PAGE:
One of the biggest challenges for B2B solution providers, and often a point of contention between executive leadership, marketing and sales, is measuring the results of investment in thought leadership content. Cooper admits that most key performance indicators (KPIs) related to thought leadership content are just too broad and overly simplified. Tracking website traffic, clicks and open rates does little to inform us about the effectiveness of thought leadership content. Perhaps sellers are measuring the results of thought leadership content incorrectly.
She advises solution providers to consider integrating thought leadership into the sales process and use it as a sales enabler. As B2B sellers we are comfortable with building firewalls between marketing and sales. Marketing nurtures prospects and sales closes them. But Cooper challenges us to think about arming sales teams with thought leadership content to deliver value to prospects and position themselves as essential partners during tough economic times.
When using this model, measuring results must go beyond numbers and clicks. Cooper says it is essential to align the way B2B sellers measure results within the context of the entire buyer’s journey. She asserts that buyers don’t differentiate between studies, articles in a publication, website content, or conversations with a salesperson. They see brands in a more holistic way and the brand is either providing something essential to them, or they’re not.
The specific ways that sellers measure the results in this model can vary, but according to Cooper, they must be grounded in a deep, rich understanding of buyers, the journey they undergo in making purchasing decisions, and how thought leadership content is helping them advance.
Cooper concluded our conversation optimistically by saying that challenging economic times are opportunities for brands to focus on the buyers that are most important to their business. This includes taking the time to understand them, operating with more precision, learning how to do more with less effectively, and delivering value that their buyers consider essential for the conditions they face.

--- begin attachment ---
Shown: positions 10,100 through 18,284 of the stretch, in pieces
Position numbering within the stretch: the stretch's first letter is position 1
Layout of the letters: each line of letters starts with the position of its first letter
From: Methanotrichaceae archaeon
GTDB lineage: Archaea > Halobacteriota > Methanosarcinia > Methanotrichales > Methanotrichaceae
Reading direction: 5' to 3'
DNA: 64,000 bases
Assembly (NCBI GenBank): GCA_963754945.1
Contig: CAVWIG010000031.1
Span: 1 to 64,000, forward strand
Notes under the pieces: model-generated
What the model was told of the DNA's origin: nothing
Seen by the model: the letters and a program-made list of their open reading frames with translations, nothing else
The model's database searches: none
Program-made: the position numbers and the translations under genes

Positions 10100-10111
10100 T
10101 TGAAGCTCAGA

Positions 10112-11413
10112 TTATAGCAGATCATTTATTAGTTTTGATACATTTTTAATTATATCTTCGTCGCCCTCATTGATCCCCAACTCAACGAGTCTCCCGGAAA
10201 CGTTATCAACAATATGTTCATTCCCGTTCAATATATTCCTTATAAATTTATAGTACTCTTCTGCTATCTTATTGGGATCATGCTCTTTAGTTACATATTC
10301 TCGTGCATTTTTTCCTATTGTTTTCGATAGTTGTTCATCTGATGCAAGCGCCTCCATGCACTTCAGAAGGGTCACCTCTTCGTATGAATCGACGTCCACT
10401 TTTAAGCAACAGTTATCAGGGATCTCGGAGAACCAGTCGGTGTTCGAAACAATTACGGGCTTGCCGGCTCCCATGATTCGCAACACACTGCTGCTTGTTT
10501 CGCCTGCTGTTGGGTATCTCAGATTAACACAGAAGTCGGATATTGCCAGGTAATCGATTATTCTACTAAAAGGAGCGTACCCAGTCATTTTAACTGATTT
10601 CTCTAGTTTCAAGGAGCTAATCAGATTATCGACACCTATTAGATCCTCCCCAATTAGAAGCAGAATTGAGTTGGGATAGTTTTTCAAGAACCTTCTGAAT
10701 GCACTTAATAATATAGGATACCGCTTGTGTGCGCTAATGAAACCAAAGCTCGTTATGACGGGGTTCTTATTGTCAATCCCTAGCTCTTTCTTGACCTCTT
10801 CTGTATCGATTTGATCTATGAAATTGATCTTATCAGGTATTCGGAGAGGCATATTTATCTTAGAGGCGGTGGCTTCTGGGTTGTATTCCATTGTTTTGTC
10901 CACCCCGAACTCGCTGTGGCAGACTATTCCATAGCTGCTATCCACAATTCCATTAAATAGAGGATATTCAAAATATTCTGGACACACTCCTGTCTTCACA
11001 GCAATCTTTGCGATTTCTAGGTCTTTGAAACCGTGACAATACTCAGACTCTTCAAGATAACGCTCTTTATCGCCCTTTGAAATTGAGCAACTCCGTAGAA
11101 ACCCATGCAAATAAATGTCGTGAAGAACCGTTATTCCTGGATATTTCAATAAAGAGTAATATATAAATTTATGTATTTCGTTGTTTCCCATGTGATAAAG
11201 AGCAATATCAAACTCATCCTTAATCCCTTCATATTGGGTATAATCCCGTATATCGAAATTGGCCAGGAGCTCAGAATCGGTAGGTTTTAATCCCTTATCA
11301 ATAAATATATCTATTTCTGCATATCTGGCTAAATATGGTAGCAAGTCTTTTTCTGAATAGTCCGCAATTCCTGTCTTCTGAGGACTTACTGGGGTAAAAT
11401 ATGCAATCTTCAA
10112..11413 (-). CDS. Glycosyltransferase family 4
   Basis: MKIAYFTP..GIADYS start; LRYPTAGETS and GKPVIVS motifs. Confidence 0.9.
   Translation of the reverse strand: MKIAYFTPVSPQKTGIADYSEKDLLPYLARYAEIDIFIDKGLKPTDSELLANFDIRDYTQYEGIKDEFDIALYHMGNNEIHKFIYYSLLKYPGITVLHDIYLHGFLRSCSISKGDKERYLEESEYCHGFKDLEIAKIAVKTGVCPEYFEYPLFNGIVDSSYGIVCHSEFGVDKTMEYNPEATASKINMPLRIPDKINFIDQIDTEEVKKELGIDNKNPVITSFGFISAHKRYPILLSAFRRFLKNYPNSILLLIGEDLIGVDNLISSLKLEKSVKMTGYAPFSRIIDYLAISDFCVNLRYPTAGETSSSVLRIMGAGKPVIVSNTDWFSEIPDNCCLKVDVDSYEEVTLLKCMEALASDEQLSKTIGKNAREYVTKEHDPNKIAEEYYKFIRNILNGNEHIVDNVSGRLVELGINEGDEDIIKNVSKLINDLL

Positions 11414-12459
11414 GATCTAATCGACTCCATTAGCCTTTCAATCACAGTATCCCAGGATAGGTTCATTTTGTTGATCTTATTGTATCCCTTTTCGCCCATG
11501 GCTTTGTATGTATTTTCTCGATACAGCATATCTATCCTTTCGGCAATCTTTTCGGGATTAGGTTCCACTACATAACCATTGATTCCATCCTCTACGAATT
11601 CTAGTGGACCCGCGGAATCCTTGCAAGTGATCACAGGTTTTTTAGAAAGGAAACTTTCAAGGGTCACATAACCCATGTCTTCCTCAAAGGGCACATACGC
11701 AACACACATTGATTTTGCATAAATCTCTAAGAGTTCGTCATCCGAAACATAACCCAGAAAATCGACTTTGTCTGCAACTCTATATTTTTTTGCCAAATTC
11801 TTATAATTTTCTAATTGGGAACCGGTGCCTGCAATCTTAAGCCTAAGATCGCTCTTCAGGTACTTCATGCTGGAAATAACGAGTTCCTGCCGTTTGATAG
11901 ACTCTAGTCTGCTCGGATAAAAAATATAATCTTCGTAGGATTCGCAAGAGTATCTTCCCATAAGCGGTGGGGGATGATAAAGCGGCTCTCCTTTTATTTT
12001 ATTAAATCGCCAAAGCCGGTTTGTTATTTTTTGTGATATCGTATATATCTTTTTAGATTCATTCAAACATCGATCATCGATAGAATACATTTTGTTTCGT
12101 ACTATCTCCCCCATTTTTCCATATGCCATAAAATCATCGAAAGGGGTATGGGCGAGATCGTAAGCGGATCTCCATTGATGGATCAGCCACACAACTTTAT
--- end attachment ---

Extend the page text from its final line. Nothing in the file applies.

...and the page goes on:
- 2021 B2B Thought Leadership Impact Study, Edelmen and LinkedIn, 2022 LinkedIn-Edelman B2B Thought Leadership Impact Report | Edelman
Kate Cooper is an Executive Vice President and Midwest Market Lead in Edelman’s Business Marketing Practice focused on driving business impact-focused, content-driven marketing programs for B2B brands.
Kate has eighteen years of experience in journalism, communications and B2B marketing strategy. Joining Edelman in 2013, Kate is responsible for the strategic direction and execution of B2B marketing, lead generation and content marketing programs with a particular focus on content creation, email marketing, marketing automation implementation and use, lead nurturing and scoring as well as sales enablement and integration. In her time at Edelman, she has worked on brands such as Mitsubishi, American Express, Shell, LiftMaster, Humana, Society for Human Resource Management (SHRM), Businessolver and others across a number of different industries, including healthcare, hospitality, real estate, life sciences, data security and manufacturing.
Prior to joining Edelman, Kate worked for seven years as the Creative Manager for emedia, the online B2B marketing arm of Reed Business Information (now Ziff Davis) publishing company, overseeing the development and execution of content-based email marketing lead generation campaigns for clients such as HP, Microsoft, Symantec, SAP, United Healthcare, Apple and others.
Kate received a Bachelor of Arts in English from Cornell University and a Master’s of Science in Journalism from Northwestern University’s Medill School of Journalism. She has worked as a reporter in Chicago, Washington, D.C. and in Belfast, Northern Ireland. Kate’s work has been published in a variety of local, national and international publications, including The Daily Herald, The Chicago Defender, The Times of Northwest Indiana, The Daily Ireland and on MTV.com.